It’s Sulphur Time on the Tailwaters

We’re seeing diminished flows on the Clinch and more anglers are finally getting on this river. In fact, some might say too many, at least over the holiday weekend. We avoided it on Saturday as it’s always a mob scene on the most popular rivers and our sources say this year was no exception. One local angler told us that he saw all manner of watercraft on the Clinch with the sole exception of a bath tub.

Sulphur mayfly

We put the boat in on low water and one generator caught us shortly after lunch. The fishing was extremely technical. Early in the day the water was littered with midges, but very few fish seemed to be eating much of anything. A few Sulphurs were hatching and all of the rises we saw, few as they were, were on the mayflies.

The fish were their typically skittish selves and the only way to get a fly on them was to cast well ahead of the boat and simply coast into the feeding lane. The fish will often take on a looser attitude with the increased flow, but that wasn’t the case. The number of Sulphurs hatching was incredible, but the number of rising fish was a bit on the conservative side even as there were plenty of fish up. In short, there were plenty of risers, just not so many as you would have thought considering the number of bugs.

The fish remained cautious and would sometimes go down even after one well placed cast. The best policy was to lay a cast well upstream of them and let it drift in. The added distance and long drifts with mends left plenty of room for missed strikes but my anglers did manage some impressive hookups. Unfortunately all the best fish never made it to the net, but everyone in the boat had a pretty casual attitude and just had a ball working risers.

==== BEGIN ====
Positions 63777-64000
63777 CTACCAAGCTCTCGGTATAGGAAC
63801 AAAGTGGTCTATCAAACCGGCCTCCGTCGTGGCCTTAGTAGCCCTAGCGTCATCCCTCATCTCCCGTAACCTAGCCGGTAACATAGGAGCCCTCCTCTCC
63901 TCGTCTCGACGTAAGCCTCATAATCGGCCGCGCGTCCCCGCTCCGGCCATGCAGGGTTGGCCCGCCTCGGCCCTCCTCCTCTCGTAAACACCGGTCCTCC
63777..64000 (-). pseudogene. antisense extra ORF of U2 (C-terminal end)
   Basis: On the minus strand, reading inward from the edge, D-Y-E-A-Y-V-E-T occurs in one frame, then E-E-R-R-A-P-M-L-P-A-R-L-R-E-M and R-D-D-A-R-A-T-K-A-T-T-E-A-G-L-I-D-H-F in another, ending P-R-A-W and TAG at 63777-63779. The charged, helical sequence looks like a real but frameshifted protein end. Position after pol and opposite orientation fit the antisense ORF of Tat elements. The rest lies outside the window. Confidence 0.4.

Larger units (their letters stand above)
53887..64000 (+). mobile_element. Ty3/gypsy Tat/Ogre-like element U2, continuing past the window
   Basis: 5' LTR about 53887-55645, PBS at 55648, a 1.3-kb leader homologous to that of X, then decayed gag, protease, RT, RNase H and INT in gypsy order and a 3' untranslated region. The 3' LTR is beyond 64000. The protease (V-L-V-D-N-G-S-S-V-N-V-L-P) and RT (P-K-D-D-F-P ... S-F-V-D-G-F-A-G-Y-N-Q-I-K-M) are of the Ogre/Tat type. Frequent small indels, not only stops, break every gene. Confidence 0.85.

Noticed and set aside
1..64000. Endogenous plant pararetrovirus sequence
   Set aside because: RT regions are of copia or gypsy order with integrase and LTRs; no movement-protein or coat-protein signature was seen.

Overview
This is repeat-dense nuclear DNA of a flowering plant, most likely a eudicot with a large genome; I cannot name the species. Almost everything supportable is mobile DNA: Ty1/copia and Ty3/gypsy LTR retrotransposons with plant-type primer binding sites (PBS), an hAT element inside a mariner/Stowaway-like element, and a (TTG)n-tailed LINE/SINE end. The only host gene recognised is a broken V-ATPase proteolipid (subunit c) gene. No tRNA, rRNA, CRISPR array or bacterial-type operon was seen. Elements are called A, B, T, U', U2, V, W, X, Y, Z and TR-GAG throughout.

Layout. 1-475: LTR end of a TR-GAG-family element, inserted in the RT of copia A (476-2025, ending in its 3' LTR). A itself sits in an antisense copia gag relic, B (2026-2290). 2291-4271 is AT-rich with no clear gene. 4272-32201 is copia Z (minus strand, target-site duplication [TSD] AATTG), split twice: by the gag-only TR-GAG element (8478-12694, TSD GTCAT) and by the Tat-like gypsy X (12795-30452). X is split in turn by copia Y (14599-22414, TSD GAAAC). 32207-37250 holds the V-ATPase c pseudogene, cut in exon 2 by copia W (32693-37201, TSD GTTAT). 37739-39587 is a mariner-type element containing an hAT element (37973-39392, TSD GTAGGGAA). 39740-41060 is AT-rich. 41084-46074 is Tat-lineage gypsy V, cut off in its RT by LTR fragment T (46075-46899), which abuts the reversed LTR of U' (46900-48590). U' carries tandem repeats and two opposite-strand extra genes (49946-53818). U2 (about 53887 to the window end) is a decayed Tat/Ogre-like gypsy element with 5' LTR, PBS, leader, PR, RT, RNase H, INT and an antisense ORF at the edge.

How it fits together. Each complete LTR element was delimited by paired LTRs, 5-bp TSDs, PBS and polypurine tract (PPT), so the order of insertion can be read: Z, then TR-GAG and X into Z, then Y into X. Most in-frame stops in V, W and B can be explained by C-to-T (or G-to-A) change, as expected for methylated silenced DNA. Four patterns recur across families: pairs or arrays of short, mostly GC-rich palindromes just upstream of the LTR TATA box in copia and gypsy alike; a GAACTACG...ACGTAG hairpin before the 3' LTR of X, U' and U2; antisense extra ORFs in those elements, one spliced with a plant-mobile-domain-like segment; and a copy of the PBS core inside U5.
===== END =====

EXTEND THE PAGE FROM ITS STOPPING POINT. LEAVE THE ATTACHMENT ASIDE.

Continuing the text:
We got trout to eat a variety of patterns including Comparaduns, Sparkle Duns, Parachutes, Pheasant Tail Nymphs, and Zelon Nymphs.

The Smokies

Water levels in the Smokies are finally just about what you would expect. Depending on the stream you’re fishing the water may seem a little high, but frankly, we’ve always preferred the water a little high instead of a little low. Dry fly fishing is easily the way to go and we’re in our habit of going with a #14 Parachute Adams. If it’s a little early in the day and the fish aren’t really looking up yet a #14 – 16 Stimulator with a #16 Pheasant Tail, Tellico Nymph, Copper John or whatever you like fished about two feet underneath is the way to go.

The weather will really start to warm up this week, so this may be the week we start to wade wet in the Smokies. If you’re  in one of the larger streams and not hiking in you may decide to stick with the waders, but you can get by with just your wading boots as we’ll see afternoon temperatures well into the 80’s.


Several days back I took Jerry for a day of fishing in the park. Jerry had a situation that we see all the time. He knows how to fly cast and can catch fish with a fly rod, but just can’t figure out how to catch a wild trout in the Smokies. With just a little bit of work Jerry was on the fish. Reading the water was his main issue and before long he was getting multiple strikes in a single run of water. In fact, he landed more fish in an afternoon than he had in several years of coming to the Smokies.